Level of Study
Objectives and Content
The course introduces students to recent advances in the fintech area, and will focus on key concepts and theoretical underpinnings of financial intermediation, blockchain, and cryptocurrencies.
The primary focus of this course is on blockchain technology and cryptocurrencies, which are perhaps the most significant innovations in the fintech area in recent years. Blockchain has disrupted traditional financial services by introducing decentralized, peer-to-peer forms of financing that affect banks, stock exchanges, venture capitalists, private equity firms, and other financial intermediaries. It is now widely speculated that these incumbents will gradually disappear in coming decades as new blockchain-based financing methods such as initial coin offerings (ICO) have the potential to replace legacy fundraising.
We will begin by formulating the basics of financial intermediation, the economic role played by banks and other financial intermediaries, and the benefits and drawbacks of their services. We will then study the advent of trustless, decentralized cryptocurrencies beginning with Bitcoin in 2009, and its extension into various financing innovations (such as ICOs) and investment products. We will explore whether cryptocurrencies can truly function as alternative forms of money, and how they pose a threat to incumbent financial intermediaries and even to central banks and regulators. We will then study ICOs, understand how their tokenized architecture aligns growth incentives and ensures competition, the investment risk and return associated with ICOs, and regulatory responses to this recent innovation.
A student who has completed the course should have the following learning outcomes:
- has basic knowledge of financial intermediation and related theories.
- has basic understanding of the role of banks and other intermediaries in traditional financial markets.
- has knowledge of how firms raise external finance, why they go public, and how they raise capital in public markets.
- has basic knowledge of smart contracts and tokens, and understand their network effects.
- has basic knowledge of wallets and how to use them to transact in crypto-currencies and tokens.
The student can:
- explain the benefits and drawbacks of traditional financial intermediation.
- describe recent trends and innovation in financial intermediation.
- explain the difference between reintermediation and disintermediation.
- develop an overview of blockchain technology and how trust is achieved in decentralized networks.
- explain the motives and objectives for the introduction of Bitcoin and blockchain technology.
- explain the relationship and differences between cryptocurrencies and fiat money.
- explain the role of mining pools and decentralized exchanges in cryptocurrency.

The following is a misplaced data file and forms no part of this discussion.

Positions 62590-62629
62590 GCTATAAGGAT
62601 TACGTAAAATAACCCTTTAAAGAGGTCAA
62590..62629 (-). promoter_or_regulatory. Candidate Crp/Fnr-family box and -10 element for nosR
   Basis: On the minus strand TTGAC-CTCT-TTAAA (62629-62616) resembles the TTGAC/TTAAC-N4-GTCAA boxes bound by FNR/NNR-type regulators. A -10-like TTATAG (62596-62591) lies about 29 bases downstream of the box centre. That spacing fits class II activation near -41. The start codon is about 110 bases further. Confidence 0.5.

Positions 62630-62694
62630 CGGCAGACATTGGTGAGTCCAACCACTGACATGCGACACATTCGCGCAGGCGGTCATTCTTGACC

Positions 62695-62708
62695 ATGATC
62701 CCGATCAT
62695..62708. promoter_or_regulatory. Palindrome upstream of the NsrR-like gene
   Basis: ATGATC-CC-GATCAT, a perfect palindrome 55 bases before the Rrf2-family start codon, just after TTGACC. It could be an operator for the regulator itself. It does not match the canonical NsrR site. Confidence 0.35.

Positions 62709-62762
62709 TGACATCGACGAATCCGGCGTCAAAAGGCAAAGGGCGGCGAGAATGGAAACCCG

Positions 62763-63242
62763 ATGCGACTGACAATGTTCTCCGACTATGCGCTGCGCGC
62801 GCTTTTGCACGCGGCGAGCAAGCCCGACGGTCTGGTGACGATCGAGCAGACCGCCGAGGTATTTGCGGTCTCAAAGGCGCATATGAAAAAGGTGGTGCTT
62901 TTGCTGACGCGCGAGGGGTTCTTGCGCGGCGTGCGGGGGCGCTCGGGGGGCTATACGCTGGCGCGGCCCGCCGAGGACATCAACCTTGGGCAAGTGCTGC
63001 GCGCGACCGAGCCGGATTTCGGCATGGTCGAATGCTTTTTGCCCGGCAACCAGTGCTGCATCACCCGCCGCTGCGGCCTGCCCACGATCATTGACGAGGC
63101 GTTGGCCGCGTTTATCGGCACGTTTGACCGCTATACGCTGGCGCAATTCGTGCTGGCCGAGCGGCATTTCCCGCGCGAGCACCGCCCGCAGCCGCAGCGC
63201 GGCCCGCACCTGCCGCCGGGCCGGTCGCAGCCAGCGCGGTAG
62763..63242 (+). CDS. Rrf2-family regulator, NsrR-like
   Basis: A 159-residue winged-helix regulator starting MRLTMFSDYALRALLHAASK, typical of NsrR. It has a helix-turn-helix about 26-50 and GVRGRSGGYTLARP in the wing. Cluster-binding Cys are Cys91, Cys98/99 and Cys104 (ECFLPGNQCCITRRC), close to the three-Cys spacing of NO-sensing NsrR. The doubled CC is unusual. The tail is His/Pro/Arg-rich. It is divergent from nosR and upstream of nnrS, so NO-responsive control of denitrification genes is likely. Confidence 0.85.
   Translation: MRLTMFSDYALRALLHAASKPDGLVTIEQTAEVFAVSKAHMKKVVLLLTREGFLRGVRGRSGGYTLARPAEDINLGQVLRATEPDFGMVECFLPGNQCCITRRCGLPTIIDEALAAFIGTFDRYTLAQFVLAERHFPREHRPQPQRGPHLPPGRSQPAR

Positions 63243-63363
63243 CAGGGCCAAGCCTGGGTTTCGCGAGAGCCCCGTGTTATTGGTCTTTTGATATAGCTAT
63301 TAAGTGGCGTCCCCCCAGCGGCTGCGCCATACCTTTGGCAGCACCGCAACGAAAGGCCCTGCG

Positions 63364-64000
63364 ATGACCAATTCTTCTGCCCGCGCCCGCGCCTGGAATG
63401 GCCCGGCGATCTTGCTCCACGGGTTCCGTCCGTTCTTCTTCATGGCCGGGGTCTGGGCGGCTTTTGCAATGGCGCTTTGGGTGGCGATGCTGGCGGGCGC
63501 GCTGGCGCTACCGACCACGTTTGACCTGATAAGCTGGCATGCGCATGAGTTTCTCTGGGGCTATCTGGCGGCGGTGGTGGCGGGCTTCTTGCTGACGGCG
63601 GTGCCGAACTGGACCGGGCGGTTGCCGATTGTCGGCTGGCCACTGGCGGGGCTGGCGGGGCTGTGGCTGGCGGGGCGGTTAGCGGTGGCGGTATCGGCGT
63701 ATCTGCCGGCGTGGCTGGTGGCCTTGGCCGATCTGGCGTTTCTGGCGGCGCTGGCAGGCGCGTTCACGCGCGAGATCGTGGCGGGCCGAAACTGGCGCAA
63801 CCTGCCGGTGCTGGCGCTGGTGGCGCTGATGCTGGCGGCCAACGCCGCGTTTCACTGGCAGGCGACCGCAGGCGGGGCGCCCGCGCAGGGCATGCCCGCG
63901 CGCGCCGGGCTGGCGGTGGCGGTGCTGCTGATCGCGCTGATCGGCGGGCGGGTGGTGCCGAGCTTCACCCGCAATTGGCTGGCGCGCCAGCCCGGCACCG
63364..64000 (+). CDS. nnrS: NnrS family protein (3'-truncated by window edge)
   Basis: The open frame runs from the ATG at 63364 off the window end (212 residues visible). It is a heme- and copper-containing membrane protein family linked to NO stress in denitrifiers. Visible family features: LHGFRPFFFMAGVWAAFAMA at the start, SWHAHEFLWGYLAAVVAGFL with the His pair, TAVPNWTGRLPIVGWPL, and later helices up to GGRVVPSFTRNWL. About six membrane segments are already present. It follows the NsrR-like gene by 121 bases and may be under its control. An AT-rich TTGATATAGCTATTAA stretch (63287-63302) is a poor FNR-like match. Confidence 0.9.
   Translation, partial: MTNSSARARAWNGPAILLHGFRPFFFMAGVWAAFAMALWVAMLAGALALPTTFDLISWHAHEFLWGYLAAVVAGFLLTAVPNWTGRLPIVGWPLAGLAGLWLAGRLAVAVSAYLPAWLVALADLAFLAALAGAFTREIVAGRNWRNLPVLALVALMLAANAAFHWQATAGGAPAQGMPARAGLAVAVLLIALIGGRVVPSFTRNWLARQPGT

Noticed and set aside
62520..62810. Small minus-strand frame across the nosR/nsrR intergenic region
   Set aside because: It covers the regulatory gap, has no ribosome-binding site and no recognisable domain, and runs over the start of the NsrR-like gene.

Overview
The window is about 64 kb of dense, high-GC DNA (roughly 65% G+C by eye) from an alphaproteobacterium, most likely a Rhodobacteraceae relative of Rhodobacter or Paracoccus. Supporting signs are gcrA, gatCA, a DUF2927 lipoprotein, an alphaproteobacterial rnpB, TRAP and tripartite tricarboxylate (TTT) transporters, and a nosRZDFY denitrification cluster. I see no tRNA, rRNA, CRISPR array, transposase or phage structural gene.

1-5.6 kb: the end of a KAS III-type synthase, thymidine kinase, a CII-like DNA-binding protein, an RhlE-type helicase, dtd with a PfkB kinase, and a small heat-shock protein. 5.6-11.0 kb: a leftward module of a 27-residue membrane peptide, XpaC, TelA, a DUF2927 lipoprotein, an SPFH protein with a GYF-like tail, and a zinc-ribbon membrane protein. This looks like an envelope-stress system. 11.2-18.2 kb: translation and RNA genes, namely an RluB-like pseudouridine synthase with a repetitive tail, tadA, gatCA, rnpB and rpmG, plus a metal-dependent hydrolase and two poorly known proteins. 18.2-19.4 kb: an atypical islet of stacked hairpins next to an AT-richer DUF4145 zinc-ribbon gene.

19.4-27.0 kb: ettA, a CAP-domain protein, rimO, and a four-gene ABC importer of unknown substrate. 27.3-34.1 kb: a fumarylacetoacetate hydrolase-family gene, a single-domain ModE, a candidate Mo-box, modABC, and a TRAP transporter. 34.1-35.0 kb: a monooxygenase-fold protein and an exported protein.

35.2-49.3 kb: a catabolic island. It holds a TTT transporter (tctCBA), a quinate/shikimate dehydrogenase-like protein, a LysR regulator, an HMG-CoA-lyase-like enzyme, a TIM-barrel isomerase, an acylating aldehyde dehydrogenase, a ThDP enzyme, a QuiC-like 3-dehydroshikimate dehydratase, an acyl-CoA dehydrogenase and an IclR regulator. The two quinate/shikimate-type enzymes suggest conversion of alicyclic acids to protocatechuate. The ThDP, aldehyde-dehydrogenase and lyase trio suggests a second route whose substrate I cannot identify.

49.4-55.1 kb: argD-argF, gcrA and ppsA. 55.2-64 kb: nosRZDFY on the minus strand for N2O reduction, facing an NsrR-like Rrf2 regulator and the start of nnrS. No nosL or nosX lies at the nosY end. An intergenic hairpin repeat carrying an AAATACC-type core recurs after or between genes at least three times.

- create a simple smart contract (token) on the Ethereum blockchain.
- explain the role of information intermediaries in ICO and cryptocurrency markets.
- understands the crucial role played by financial intermediaries in firms' going public decision.
- understands the relationship between intermediation and blockchain/cryptocurrencies.
- understands the mechanisms through which tokenization and blockchain can potentially disrupt the market power of incumbent businesses.
- understands the pros and cons of initial coin offerings (ICO), and explain the factors contributing to their phenomenal growth in recent years.
- understands the various mechanisms through which regulatory authorities of different countries have attempted to regulate cryptocurrencies and ICOs.
- understands the treatment of cryptocurrencies and ICOs by regulatory authorities in the EU.
Required Previous Knowledge
Recommended Previous Knowledge
Credit Reduction due to Course Overlap
ECON264: 10 ECTS
Access to the Course
The course is oriented towards students with the right to study Information Technology and Economics, Integrated Master's, 5 years, Economics, Bachelor's, 3 years and Economics, Integrated Master's, 5 years.
Teaching and learning methods
The course consist of a mix of regular lectures and seminars, and emphasizes strongly students being active throughout the course, both individual and in groups.
Compulsory Assignments and Attendance
One compulsory assignment.
Compulsory assignments that are not accepted on the first try, may be handed in a second time. To be able to get this opportunity, the student must have made a sincere effort the first time around; that is, the student must have tried to answer most of the assignment.
Approved compulsory requirements do not have time limits.
Forms of Assessment
The grade awarded will be:
- 50% based on a case study assignment written in group at the maximum of 5000 words and
- 50% based on an 4 hours written exam
Examination Support Material
Mathematical Formula Collection of K Sydsæter, A. Strøm and P. Berck or Mathematical Formulas for Economists of B Luderer, V. Nollau and K. Vetters and calculator. The following simple, non-programmable calculators without graphical display are allowed to be used for written tests:
All models of the type:
- Casio FX-82, Casio FX-82ES PLUS or Casio FX-82EX
- Hewlett-Packard HP30
- Texas Instruments TI-30
Assessment in teaching semester. Only students who have a valid document of absence will be entitled to take a new exam the following semester.
The reading list will be ready by June 1 for the autumn semester and December 1 for the spring semester.
All courses are evaluated according to UiB's system for quality assurance of education.
The Programme Committee is responsible for the content, structure and quality of the study programme and courses.
Course coordinator and administrative contact person can be found on Mitt UiB.
The Department of Economics at the Faculty of Social Sciences has the administrative responsibility for the course and the study programme.
Department of Economics
Tlf: 55 58 92 26